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Reclaiming Our Love for Snail Mail (by sending out 52 parcels in 2015)

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How long was the longest letter you’ve written to someone? Mine was 16-page (A4) long. I wrote it to my brother who was studying Engineering in another town. I missed my one-on-one conversations with him so much, I would write each and every thought in those letters. And, the best part was – he was a snail-mail/writing-enthusiast too. So, we wrote epic letters to each other. In the middle of all this, our postman was the one who enjoyed the show the most. He would at times take the liberty to ask me what I wrote, what reply did I receive, how do I find the time to write so many letters when I have academic books to study and homework to take care of.

In Pari, I have found a letter-writing enthusiast. She’s always been. Even at the age of three. That was when I bought her a beautiful leather-bound spiral notebook that she could use to scribble. She decided to use each page in that red notebook to write letters to family and friends.

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And, she wrote and how! Wrote many letter – to her grandmother (my mom and Avie’s), to Micky Mouse, to Santa Claus, to a friend and many more. Sadly, we weren’t able to post many of those letters because the postoffice wasn’t an easy thing to do. Well, in Indian cities, there’re too many things that aren’t easy to negotiate. Simple tasks become complicated due to traffic, heat, pollution, long queues at government offices. And then, my own inertia.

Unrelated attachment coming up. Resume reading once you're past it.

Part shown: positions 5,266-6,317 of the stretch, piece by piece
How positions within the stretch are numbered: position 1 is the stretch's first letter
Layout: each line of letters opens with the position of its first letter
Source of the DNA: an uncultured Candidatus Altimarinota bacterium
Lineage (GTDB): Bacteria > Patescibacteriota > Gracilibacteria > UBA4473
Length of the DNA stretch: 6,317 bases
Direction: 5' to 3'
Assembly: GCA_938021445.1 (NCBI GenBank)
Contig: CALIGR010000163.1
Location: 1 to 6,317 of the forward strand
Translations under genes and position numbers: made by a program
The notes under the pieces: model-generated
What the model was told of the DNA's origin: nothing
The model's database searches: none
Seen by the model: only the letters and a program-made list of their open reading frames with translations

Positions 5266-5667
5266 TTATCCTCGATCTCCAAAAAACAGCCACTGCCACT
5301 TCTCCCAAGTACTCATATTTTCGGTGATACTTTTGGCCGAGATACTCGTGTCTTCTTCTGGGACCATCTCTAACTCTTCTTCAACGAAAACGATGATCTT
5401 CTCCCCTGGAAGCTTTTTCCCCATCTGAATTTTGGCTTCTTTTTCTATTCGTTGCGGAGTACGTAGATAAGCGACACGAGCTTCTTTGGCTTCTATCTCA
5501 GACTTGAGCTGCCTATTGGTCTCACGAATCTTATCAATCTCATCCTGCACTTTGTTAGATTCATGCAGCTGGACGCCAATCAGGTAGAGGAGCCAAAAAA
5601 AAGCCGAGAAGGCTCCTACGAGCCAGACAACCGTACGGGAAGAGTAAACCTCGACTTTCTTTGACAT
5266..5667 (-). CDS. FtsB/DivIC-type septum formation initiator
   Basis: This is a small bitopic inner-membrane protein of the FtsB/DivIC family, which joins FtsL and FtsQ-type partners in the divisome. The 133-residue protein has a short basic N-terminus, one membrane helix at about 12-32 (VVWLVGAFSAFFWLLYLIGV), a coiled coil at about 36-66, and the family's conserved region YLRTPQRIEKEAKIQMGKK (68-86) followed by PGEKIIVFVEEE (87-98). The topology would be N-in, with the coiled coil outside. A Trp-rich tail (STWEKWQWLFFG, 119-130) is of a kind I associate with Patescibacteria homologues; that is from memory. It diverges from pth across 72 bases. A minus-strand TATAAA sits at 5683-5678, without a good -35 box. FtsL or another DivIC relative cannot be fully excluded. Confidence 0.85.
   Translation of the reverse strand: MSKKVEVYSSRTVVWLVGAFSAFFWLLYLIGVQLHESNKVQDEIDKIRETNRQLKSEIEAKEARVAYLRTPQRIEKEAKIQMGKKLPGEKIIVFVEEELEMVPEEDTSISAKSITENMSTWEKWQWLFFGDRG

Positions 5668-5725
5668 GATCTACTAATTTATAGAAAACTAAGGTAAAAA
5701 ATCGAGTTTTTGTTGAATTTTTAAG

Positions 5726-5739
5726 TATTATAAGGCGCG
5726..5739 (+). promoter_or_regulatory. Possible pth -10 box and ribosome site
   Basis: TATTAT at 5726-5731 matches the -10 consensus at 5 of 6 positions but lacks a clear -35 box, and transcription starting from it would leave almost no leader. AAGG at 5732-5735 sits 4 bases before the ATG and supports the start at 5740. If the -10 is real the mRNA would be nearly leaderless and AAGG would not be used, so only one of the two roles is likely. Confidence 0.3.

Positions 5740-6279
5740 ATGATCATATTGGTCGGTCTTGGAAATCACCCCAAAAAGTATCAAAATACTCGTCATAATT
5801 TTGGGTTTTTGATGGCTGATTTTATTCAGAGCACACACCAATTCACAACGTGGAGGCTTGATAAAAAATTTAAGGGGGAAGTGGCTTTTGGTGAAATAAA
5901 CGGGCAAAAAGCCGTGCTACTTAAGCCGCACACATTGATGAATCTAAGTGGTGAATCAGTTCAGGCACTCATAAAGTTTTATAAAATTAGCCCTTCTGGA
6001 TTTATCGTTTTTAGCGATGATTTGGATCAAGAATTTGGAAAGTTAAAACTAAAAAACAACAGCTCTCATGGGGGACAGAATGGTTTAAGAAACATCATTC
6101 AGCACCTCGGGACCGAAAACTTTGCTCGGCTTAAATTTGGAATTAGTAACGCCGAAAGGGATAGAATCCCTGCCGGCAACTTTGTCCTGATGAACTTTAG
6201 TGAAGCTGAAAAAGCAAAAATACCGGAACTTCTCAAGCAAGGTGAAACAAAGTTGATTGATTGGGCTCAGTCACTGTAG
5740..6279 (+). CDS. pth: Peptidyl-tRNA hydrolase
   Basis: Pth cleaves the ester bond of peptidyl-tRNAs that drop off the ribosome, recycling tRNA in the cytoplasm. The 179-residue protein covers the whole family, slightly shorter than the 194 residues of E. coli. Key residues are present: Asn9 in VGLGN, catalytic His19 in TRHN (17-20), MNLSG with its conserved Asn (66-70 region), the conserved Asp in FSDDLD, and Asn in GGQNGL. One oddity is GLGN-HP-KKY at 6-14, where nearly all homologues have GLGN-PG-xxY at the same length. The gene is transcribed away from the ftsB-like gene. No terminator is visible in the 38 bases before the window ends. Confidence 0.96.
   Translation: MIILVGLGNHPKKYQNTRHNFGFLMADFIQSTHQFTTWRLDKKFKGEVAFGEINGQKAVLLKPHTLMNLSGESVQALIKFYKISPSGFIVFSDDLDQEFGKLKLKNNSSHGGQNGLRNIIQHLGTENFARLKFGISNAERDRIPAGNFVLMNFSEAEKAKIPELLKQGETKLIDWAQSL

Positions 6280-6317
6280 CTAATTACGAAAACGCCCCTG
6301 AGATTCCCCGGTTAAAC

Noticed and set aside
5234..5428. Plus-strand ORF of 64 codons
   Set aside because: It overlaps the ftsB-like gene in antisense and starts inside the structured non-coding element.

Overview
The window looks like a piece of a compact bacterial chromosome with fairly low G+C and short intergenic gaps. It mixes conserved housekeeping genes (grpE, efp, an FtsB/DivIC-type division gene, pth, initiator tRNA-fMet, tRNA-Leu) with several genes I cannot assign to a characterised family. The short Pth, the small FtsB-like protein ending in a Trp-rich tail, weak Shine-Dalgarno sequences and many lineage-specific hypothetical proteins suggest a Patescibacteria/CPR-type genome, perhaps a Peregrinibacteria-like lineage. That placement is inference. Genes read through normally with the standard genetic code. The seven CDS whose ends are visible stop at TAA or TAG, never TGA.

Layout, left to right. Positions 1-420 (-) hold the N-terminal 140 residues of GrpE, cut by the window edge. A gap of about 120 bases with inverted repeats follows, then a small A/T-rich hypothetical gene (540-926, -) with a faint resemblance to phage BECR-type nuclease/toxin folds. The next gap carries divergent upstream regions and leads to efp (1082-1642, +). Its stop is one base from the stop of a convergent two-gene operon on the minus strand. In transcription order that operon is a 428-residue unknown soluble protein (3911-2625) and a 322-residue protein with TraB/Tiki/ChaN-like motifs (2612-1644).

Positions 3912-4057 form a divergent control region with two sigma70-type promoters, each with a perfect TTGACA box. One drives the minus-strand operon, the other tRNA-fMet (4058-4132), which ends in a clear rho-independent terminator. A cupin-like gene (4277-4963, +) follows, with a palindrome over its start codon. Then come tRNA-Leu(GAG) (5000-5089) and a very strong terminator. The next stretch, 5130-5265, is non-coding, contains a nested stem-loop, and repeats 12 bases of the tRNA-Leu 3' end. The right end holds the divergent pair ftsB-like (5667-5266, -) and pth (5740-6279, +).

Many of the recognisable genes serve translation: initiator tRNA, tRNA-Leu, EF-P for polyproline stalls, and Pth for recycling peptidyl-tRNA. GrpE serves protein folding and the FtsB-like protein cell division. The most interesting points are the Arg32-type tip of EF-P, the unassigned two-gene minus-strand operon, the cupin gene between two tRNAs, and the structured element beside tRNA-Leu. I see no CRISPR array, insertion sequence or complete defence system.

Now, in Goa, the post office is a 5-minutes walk from home and there’re no queues. The head postman is mostly free. So, whenever we go, we ask him questions out of curiosity – about his work, about stamps, national and international rates for normal post versus registered post versus speed post. Then, we take our own sweet time to decide which mode should we opt for.

So, we’ve been taking full advantage of this resource. We’ve been sending letters, cards, hand-made gifts, crafts – to our family and friends all over the country. International is not too economical, but I’m tempted to start that too.

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Over the past few weeks alone, we’ve sent many parcels – small and big. Embroidered cards, old boxes given new lease of life with shells and paint, small packets of hand-made soaps, wedding cards renewed into recipe cards. And, there’re are some more parcels in the line.

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That said, all these things we’ve sent so far seem nice and sweet and sane. Sane? Well, yes, now I feel like sending something odd and surprising and whacky. Something that would startle the receiver, make him/her wide-eyed, make him/her laugh out loud. Like, my friend, Laura Grace Weldon wrote in this interesting article about sending snail mail – how about sending something unwrapped. This is possible in the U.S. and may be other countries I don’t know. Not sure of it’s possible here in India. If it is, I do want to try this out.